Film Series: Museums in Motion

The Great Museum (2014)


Wednesday, October 12, 2016 - 6:30pm
Collins Cafe, Collins Cinema

In honor of the Davis’s newly installed permanent collection galleries, uncover the secret life of museums through this selection of recent cinematic masterpieces.  These contemporary films pull back the curtain for a unique, behind-the-scenes view of museum activities and characters, both real and imagined.


Generously supported by the Davis Museum Film Program Gift, and co-hosted by the Cinema and Media Studies department.


October 12 The Great Museum (Dir. Johannes Holzhausen, 2014)


Featuring unprecedented access to an influential and multi-faceted institution, The Great Museum reveals the inner-workings of Vienna's Kunsthistorisches Museum.  As the camera follows the spacious rooms hosting some of the world's most valuable art works, director Johannes Holzhausen reveals a dynamic, reflective and fast-moving institution that's both adapting to the marketing and funding realities of the 21st-century while remaining faithful to its core mission. (Source: Kino Lorber)



On Tap Fall Show


Sunday, December 11, 2016 - 7:00pm
Diana Chapman Walsh Alumnae Hall Auditorium Foyer (200A), Diana Chapman Walsh Alumnae Hall Auditorium (201)



The Diane Silvers Ravitch Lecture


Thursday, October 13, 2016 - 7:30pm
Diana Chapman Walsh Alumnae Hall Auditorium (201)



Film Series: Museums in Motion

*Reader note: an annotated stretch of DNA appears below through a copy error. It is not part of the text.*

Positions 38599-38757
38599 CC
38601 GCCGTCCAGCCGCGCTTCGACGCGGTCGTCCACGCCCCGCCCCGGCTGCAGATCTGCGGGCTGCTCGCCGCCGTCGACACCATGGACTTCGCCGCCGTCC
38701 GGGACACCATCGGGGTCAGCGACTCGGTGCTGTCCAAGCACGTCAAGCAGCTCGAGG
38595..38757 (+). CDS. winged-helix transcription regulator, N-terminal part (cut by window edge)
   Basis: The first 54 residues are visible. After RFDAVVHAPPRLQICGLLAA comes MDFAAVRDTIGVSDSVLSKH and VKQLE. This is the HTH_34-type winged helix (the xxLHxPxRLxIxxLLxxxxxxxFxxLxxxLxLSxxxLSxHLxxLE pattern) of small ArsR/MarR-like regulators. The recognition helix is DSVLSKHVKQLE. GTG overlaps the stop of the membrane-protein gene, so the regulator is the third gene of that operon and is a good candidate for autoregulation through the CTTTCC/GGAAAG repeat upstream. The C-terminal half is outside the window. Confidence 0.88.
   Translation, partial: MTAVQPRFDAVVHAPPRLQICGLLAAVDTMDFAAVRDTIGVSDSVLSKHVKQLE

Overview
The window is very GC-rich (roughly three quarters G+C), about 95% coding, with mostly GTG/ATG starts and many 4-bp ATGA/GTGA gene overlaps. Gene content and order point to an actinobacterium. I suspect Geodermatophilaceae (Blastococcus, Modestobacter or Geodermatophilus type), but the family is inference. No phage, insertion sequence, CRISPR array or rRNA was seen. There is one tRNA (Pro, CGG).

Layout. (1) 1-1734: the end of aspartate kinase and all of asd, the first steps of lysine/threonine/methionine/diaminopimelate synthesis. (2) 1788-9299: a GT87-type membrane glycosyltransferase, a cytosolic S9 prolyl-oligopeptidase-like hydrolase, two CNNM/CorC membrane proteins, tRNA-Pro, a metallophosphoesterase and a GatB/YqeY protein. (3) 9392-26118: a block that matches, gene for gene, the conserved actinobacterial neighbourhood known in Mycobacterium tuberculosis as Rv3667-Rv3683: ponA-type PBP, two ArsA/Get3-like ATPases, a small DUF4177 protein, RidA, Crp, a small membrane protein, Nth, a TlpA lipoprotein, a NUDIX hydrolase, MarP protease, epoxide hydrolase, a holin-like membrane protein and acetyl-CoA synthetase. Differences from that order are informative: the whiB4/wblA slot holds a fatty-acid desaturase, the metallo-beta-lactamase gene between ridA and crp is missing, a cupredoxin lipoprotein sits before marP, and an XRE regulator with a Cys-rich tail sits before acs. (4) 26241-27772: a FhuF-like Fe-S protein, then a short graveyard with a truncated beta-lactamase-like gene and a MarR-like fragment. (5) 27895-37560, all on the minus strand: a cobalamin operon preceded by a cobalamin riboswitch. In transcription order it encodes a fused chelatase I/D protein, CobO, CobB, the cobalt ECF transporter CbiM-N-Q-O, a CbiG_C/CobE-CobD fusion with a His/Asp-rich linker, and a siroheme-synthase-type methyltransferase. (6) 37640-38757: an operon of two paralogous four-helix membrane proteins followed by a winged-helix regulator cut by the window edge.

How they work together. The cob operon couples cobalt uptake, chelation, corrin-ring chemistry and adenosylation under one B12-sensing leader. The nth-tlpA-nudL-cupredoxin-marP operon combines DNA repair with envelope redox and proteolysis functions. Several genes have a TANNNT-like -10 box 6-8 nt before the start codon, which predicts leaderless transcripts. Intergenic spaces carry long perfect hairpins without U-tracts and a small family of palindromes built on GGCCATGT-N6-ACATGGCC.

Russian Ark (2002)


Wednesday, November 2, 2016 - 6:30pm
Collins Cafe, Collins Cinema

In honor of the Davis’s newly installed permanent collection galleries, uncover the secret life of museums through this selection of recent cinematic masterpieces.  These contemporary films pull back the curtain for a unique, behind-the-scenes view of museum activities and characters, both real and imagined.


Generously supported by the Davis Museum Film Program Gift, and co-hosted by the Cinema and Media Studies department.

November 2: Russian Ark (Dir. Alexandr Sokurov, 2002)


Russian Ark is a unique journey through time and Russian history. Filmed entirely in the State Hermitage Museum in St. Petersburg, Sokurov's breathtaking film recreates 300 years of history and culture and is the first entirely unedited, single-take, full-length feature film. (Source: BFI)



Advancing Early Education Policy

Advancing Early Education Policy in the U.S.--WCW Lunchtime Seminar


Thursday, September 22, 2016 - 12:30pm
Wang Campus Center Meeting Room 413 by Elevator

The early years are important for children's growth and development, school readiness, and later life. Yet the United States still lacks a coordinated national policy. Drs. Robeson and Marshall will present the major issues facing young children and their families, discuss their research at local, state and national levels, and make recommendations for families, educators, and policy makers interested in advancing early childhood education policy.